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What Are the Costs of Buying a Home?
There’s more to the costs of buying a home than the price on the for-sale listing.
There are three basic kinds of costs involved when buying a home:
The cost of the home itself, the cost of the mortgage loan, and the real estate costs such as property transfer taxes and other government fees..
It's important to consider all of these costs as you make your decision to buy a home.
Buying a home is exciting. It’s also one of the most important financial decisions you’ll make. Choosing a mortgage to pay for your new home is just as important as finding the right home. Our Owning a Home tools and resources can help guide you through the process.
There are a lot of costs associated with purchasing a home. When making the decision to buy a home, it’s important to know and consider all the different costs that you will pay.
There are three basic kinds of costs involved when buying a home: The cost of the home itself, the cost of the mortgage loan, and the real estate costs.
The cost of the home itself is the price you agree to pay the seller.
Then there’s the cost of the mortgage, which is the price you pay to borrow money to buy the home. Lastly, you have real estate costs that include the costs of transferring the property to you, as well as ongoing taxes and maintenance costs.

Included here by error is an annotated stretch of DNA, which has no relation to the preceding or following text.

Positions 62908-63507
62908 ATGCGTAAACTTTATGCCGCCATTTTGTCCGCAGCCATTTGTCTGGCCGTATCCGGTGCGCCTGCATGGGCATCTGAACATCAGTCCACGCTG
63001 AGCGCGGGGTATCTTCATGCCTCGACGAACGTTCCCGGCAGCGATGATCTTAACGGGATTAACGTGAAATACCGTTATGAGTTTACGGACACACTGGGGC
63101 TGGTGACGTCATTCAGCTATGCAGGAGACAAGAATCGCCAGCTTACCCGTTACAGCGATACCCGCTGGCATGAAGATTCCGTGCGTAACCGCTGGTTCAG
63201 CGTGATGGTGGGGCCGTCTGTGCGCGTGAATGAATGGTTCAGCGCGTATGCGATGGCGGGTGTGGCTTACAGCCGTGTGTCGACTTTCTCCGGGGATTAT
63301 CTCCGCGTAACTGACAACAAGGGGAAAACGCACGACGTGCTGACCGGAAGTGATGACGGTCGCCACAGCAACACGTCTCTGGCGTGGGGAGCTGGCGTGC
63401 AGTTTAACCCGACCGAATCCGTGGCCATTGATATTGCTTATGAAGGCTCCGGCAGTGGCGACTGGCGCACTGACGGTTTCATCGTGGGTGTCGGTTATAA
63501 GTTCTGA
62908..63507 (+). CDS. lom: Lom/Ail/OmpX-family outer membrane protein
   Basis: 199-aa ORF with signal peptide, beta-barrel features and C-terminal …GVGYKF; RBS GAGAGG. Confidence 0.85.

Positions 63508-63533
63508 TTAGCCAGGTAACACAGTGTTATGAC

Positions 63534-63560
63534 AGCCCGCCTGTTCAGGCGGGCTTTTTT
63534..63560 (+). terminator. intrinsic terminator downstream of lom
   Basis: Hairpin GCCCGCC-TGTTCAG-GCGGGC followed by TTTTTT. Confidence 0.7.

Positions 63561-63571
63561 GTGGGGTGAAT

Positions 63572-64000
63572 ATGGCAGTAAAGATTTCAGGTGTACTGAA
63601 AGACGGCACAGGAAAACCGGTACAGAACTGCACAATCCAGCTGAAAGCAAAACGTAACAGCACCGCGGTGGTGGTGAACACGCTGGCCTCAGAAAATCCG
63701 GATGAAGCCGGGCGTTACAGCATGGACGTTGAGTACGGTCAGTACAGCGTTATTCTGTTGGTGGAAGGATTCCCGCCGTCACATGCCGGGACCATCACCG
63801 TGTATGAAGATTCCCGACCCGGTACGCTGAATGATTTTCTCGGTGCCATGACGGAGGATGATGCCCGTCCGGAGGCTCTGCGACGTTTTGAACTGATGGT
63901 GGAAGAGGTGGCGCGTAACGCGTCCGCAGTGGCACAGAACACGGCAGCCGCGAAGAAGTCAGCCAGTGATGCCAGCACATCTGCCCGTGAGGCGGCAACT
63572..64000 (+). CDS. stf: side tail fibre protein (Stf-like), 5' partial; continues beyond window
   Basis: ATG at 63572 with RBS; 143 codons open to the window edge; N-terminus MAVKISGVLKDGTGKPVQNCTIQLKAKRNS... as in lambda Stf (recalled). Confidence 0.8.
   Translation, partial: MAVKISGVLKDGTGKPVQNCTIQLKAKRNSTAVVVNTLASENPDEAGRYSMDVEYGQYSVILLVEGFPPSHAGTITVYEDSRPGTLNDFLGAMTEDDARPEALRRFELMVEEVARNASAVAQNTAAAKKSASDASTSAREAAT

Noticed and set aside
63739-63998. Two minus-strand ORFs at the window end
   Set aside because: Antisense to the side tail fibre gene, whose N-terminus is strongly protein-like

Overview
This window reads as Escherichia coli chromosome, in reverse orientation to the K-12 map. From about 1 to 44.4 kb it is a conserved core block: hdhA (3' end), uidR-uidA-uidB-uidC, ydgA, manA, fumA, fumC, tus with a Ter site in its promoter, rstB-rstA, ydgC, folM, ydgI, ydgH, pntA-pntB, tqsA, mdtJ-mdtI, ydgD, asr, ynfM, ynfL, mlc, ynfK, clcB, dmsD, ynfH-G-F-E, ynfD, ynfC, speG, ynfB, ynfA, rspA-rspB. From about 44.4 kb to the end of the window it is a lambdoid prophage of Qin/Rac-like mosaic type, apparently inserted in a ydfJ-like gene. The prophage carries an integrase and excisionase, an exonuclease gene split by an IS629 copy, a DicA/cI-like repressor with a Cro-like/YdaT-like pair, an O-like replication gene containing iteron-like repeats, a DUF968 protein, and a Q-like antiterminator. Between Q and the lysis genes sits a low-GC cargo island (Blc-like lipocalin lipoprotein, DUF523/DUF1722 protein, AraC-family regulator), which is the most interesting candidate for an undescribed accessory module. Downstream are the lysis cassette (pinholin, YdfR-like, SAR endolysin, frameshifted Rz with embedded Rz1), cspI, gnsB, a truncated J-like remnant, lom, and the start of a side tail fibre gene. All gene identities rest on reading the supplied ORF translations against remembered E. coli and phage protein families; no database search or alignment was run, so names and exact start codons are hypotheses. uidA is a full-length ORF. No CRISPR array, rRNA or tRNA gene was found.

You pay part of these costs upfront, when you close on your home, and part over time.
Upfront, you’ll pay part of the cost of the home itself with your down payment. You’ll also pay “closing costs”, which include both mortgage costs and real estate costs. Upfront mortgage costs include fees you pay to your lender, like an origination fee; fees for services like appraisal fees and title insurance; and sometimes, upfront mortgage insurance fees. Upfront real estate costs include property transfer taxes and other government fees.
You pay the rest of the costs over time.
The amount you borrowed is known as the principal. Part of the mortgage payment you make each month will go toward paying off that principal.
Another part of your monthly payment goes to pay interest on the loan. If you made a small down payment, less than 20% of the home’s price, you will also typically pay mortgage insurance.
You’ll also have to pay ongoing real estate costs, like property taxes, homeowner’s insurance, and homeowner’s association dues. These costs can increase over time. For many people, taxes and insurance costs are bundled into your monthly payment, which means your monthly payment can increase even if you have a fixed rate loan.
Because there are so many costs associated with buying a home, it’s important to talk to your real estate agent and lender and ask them how much you can expect to pay, and when.